Losing your RV, your home-away-from-home is a terrible thought. Not being able to replace it in its entirety because of poor record keeping is even worse. How can you ensure that you can maximize your payout if the unthinkable happens? Here’s a few solid tips to incorporate:
A picture is worth a thousand words. Your best friend is your phone in this case. Take pictures, a lot of them, of your RV from every angle, inside and out, from far and near. Every time you improve your vehicle, or purchase an item for it, take a picture. Your pictures will serve as your memory if and when you suffer from a loss, especially if it is a total loss claim.
Keep great records. When you customize your RV, retain all receipts and build sheets associated with those modifications. How can you do this in the digital age? Check out this blog page (https://www.handshake.com/blog/receipt-tracking-apps) to investigate the different options for digital receipt apps. In addition, consider stashing your paper receipts off-site for backup (with a trusted relative, permanent location, or safety deposit box).
Know what you did and when you did it. Keep track of ongoing maintenance of your vehicle so that you can prove that the vehicle was well-cared for. This is essential in the case of partial or total loss of your vehicle.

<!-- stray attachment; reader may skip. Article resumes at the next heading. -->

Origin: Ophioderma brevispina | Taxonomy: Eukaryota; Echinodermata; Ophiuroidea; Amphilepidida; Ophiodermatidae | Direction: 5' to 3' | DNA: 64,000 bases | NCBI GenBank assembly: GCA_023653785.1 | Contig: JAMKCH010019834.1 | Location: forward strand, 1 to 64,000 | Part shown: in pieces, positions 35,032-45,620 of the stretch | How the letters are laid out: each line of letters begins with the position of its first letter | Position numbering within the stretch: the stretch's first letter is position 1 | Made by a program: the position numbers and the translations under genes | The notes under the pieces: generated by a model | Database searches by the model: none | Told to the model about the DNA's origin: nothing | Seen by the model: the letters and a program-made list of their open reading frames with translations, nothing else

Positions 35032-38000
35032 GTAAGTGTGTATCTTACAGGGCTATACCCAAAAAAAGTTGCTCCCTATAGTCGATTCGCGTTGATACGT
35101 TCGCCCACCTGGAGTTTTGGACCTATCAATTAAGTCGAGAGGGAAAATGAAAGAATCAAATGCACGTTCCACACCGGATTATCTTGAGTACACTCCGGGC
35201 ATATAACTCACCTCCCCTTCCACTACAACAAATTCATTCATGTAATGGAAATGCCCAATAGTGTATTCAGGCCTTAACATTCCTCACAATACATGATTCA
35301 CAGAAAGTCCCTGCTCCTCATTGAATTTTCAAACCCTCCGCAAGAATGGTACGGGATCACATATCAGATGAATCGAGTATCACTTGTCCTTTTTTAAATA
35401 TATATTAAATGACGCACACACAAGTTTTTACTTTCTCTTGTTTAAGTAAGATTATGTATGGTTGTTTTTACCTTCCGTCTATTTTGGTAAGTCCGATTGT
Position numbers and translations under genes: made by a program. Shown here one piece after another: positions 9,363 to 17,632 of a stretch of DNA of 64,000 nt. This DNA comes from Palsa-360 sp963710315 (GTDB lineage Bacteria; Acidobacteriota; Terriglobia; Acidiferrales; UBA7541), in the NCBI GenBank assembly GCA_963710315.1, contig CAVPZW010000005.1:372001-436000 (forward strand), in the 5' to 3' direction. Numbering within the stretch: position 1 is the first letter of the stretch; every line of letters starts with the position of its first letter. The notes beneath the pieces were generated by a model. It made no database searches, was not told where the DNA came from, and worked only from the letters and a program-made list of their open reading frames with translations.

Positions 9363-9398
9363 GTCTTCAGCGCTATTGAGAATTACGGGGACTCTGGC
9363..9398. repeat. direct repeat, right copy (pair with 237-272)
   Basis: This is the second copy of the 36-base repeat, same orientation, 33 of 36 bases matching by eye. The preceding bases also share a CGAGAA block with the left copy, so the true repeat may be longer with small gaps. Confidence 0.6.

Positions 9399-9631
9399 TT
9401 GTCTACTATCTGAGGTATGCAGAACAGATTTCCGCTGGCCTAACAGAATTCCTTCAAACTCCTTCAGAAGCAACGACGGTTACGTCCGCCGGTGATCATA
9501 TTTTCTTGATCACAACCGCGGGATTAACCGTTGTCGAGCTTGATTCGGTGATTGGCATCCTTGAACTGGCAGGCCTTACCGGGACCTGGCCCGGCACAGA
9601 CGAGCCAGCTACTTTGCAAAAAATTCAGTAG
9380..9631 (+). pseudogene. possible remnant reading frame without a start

Keep your agent “in the know.” Keep your agent updated of expected or unexpected changes such as mailing addresses, contact information and changes in usage along with state of garaging or type of storage you are using. That will cut back on any surprises if a claim arises.
Take an inventory. Document your personal items (cameras, jewelry, etc.) and make sure they are included on your policy.
Review and refine. The only thing that is constant is change! Check on the value of your vehicle on an actual cash value policy on a regular basis so that you can gauge what it would look like in the case of a total loss claim.
Questions? We are here for you. Contact your RIS agent for a quote on coverage, upgrading your existing coverage, or choosing a value-added policy.